- Bernard Schutz, Gravity from the Ground Up : An Introductory Guide to Gravity and General Relativity, Cambridge University Press, 2003, ISBN 0-5214-5506-5.
- Edwin F. Taylor and John Archibald Wheeler, Exploring Black Holes: Introduction to General Relativity, Addison Wesley, 2000, ISBN 0-2013-8423-X.
- Charles W. Misner, Kip S. Thorne, and John A. Wheeler, Gravitation, W. H. Freeman & Company, 1973
- Steven Weinberg, Gravitation and Cosmology: Principles and Applications of the General Theory of Relativity, John Wiley & Sons, 1972
- Kevin Brown, Reflections on Relativity, MathPages, 2010, Exists also online http://mathpages.com/rr/rrtoc.htm
- "general relativity" will give you much more than you want
- "General Relativity by Leonard Susskind" Both lower level and higher level lectures exist.
- Warwick general relativity course lecture notes (similar level)
- Matthias Blau, University of Berne 900+ pages, has both good introductory and more advanced parts (but uses Lagrangians for some parts)
- Foster and Nightingale, A Short Course in General Relativity, Springer, 2006 (accessible online at Lund University)
Solutions to the exercises
Use these intelligently, i.e. first do a proper attempt to solve the problem yourself.
Solutions to a number of the exercises can be found in the appendix of the first edition of the book. A similar set of solutions for the second edition is accessible via Schutz's homepage asOther resources for the exercises:
There is a book that has the solution to about half the problems in the course book and a large number of additional problems as well. This is
Robert B. Scott, A Student's Manual for "A first course in general relativity,", Cambridge University Press, 2016, ISBN 978-1-107-63857-0.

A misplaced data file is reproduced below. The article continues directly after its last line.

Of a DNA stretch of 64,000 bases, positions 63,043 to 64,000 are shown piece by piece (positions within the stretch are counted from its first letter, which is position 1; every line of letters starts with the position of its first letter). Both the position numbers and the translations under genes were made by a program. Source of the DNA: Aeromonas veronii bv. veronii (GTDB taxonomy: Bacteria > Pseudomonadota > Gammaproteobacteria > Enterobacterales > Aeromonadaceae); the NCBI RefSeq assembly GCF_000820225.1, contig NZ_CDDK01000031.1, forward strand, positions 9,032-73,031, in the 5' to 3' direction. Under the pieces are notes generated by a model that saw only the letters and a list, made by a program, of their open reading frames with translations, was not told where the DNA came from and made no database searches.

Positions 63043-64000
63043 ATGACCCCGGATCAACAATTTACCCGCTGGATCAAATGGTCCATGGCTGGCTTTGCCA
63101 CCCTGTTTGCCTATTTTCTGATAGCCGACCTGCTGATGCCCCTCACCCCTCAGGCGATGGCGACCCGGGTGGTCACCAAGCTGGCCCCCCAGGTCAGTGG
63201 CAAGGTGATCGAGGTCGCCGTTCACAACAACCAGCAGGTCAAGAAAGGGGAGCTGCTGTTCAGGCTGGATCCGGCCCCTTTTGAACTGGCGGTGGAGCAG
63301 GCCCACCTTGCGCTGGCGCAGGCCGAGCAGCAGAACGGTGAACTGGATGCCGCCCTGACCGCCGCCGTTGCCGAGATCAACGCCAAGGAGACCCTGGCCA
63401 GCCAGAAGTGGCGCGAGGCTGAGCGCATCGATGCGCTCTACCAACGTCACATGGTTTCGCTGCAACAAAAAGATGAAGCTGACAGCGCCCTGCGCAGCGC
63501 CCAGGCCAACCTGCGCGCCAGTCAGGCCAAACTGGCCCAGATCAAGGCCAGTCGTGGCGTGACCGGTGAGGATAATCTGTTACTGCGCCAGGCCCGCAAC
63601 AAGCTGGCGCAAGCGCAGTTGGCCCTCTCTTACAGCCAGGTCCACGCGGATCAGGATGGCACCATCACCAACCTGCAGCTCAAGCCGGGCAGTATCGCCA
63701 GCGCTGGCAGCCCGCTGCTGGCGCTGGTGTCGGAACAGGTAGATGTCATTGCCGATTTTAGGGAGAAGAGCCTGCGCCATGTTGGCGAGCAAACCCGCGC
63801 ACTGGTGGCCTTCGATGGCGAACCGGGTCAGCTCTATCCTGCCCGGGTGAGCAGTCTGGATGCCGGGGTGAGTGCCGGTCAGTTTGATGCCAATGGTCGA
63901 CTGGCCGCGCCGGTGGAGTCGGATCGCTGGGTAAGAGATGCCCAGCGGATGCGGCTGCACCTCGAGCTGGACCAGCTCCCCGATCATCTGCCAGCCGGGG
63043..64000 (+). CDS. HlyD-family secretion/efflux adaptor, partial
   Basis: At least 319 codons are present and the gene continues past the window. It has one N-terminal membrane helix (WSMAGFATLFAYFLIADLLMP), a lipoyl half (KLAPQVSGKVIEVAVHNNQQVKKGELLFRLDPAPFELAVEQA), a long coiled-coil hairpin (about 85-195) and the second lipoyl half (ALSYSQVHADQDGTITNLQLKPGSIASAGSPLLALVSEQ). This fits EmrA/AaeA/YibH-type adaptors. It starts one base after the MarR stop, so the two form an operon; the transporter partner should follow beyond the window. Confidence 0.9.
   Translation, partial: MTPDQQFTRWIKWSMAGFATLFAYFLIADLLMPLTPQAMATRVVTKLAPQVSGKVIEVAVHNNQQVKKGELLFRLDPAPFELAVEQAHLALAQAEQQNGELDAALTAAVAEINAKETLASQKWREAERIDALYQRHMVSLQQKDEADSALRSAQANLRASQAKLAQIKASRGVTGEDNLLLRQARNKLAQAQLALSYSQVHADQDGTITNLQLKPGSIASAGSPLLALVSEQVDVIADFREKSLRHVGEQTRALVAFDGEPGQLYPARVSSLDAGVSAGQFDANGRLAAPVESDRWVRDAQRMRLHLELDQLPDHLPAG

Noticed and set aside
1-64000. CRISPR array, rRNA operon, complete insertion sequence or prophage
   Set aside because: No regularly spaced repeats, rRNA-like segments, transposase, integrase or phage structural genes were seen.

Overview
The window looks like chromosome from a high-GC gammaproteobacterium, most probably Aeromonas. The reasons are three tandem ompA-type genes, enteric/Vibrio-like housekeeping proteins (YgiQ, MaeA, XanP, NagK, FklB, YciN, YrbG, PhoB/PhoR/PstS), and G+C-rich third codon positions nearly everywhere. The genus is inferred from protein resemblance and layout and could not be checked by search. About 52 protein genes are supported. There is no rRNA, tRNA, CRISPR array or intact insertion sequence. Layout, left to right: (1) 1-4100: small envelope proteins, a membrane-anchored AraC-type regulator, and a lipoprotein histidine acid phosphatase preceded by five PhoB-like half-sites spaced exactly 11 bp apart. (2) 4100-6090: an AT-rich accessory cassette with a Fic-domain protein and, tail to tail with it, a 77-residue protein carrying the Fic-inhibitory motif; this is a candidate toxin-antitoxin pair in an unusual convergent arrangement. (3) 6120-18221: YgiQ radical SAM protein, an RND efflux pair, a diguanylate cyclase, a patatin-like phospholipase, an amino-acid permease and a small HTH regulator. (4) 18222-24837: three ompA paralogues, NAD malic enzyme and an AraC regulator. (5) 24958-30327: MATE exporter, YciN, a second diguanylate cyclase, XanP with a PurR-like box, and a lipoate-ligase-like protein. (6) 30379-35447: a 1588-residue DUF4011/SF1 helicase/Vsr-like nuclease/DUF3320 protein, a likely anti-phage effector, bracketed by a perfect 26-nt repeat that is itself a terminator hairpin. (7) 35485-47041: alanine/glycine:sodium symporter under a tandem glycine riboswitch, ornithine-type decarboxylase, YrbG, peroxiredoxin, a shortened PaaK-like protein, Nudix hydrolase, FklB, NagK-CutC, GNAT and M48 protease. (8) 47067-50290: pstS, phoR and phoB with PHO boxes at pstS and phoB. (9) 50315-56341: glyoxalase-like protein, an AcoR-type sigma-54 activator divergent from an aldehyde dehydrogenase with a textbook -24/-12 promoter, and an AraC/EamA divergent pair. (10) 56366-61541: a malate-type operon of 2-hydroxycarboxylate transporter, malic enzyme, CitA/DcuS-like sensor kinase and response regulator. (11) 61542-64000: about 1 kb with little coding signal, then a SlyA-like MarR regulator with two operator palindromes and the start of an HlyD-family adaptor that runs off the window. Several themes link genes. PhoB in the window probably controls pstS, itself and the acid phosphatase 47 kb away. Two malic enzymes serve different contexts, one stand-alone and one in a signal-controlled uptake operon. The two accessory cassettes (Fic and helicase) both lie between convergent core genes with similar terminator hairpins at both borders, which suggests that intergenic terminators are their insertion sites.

More info via Robert Scott's notes for self study
- Solutions to Problems in General Relativity (for the first edition)
- There are many more sites with solutions, but be careful not everything on the web is correct.
Lecturer
Johan BijnensContact
, phone 046-2220447Course evaluation
To help us improve our courses we want you to complete a course evaluation after the examination.
The results from earlier years:Academic honesty, gender equality and equal opportunity
Academic honesty, gender equality and equal opportunity for all are important for us. Specific guidelines and information about whom to talk to are in the department's guidelines.
Links
The wikipedia link collection for General Relativity might be useful.
An overview of cosmology and related results is the Universe from the WMAP collaboration.
Some others I found nice are:
- About black holes
- Film on gravitational waves
- The General Relativity Tutorial
- http://www.einstein-online.info/elementary
- Very basic relativity
- Physics of the universe
- Recent Nobel prizes in Physics related to things in this course, this page contains also low-level explanations:
Research links: some representative examples are:
- Professional preprint server
- Relativity bookmarks
- LIGO The US gravitational wave observatory
- Living Reviews in Relativity A series of review articles on various subjects, advanced but in overview understandable with the knowledge of the course